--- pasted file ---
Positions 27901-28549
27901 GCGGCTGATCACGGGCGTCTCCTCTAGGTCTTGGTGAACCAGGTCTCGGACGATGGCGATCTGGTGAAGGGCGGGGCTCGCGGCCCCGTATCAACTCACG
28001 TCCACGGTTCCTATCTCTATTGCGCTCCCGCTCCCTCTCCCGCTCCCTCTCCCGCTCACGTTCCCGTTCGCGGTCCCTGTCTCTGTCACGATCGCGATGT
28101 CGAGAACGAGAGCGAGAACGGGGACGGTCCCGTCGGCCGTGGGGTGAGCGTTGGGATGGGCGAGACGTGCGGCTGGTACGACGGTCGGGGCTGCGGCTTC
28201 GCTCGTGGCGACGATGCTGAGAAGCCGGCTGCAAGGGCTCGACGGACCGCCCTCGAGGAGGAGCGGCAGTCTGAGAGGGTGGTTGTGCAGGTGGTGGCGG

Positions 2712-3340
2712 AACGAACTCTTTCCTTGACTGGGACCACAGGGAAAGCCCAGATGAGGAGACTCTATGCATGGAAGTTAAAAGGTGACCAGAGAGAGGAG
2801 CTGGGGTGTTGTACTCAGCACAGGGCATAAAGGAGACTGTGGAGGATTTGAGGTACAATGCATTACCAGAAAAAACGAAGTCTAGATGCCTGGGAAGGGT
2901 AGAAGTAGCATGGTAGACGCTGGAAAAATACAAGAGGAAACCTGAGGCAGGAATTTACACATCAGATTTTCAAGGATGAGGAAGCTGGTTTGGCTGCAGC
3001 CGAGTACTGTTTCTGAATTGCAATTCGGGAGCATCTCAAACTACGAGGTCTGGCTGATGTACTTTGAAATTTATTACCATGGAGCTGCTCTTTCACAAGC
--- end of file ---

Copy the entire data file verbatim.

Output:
Positions 27901-28549
27901 GCGGCTGATCACGGGCGTCTCCTCTAGGTCTTGGTGAACCAGGTCTCGGACGATGGCGATCTGGTGAAGGGCGGGGCTCGCGGCCCCGTATCAACTCACG
28001 TCCACGGTTCCTATCTCTATTGCGCTCCCGCTCCCTCTCCCGCTCCCTCTCCCGCTCACGTTCCCGTTCGCGGTCCCTGTCTCTGTCACGATCGCGATGT
28101 CGAGAACGAGAGCGAGAACGGGGACGGTCCCGTCGGCCGTGGGGTGAGCGTTGGGATGGGCGAGACGTGCGGCTGGTACGACGGTCGGGGCTGCGGCTTC
28201 GCTCGTGGCGACGATGCTGAGAAGCCGGCTGCAAGGGCTCGACGGACCGCCCTCGAGGAGGAGCGGCAGTCTGAGAGGGTGGTTGTGCAGGTGGTGGCGG

Positions 2712-3340
2712 AACGAACTCTTTCCTTGACTGGGACCACAGGGAAAGCCCAGATGAGGAGACTCTATGCATGGAAGTTAAAAGGTGACCAGAGAGAGGAG
2801 CTGGGGTGTTGTACTCAGCACAGGGCATAAAGGAGACTGTGGAGGATTTGAGGTACAATGCATTACCAGAAAAAACGAAGTCTAGATGCCTGGGAAGGGT
2901 AGAAGTAGCATGGTAGACGCTGGAAAAATACAAGAGGAAACCTGAGGCAGGAATTTACACATCAGATTTTCAAGGATGAGGAAGCTGGTTTGGCTGCAGC
3001 CGAGTACTGTTTCTGAATTGCAATTCGGGAGCATCTCAAACTACGAGGTCTGGCTGATGTACTTTGAAATTTATTACCATGGAGCTGCTCTTTCACAAGC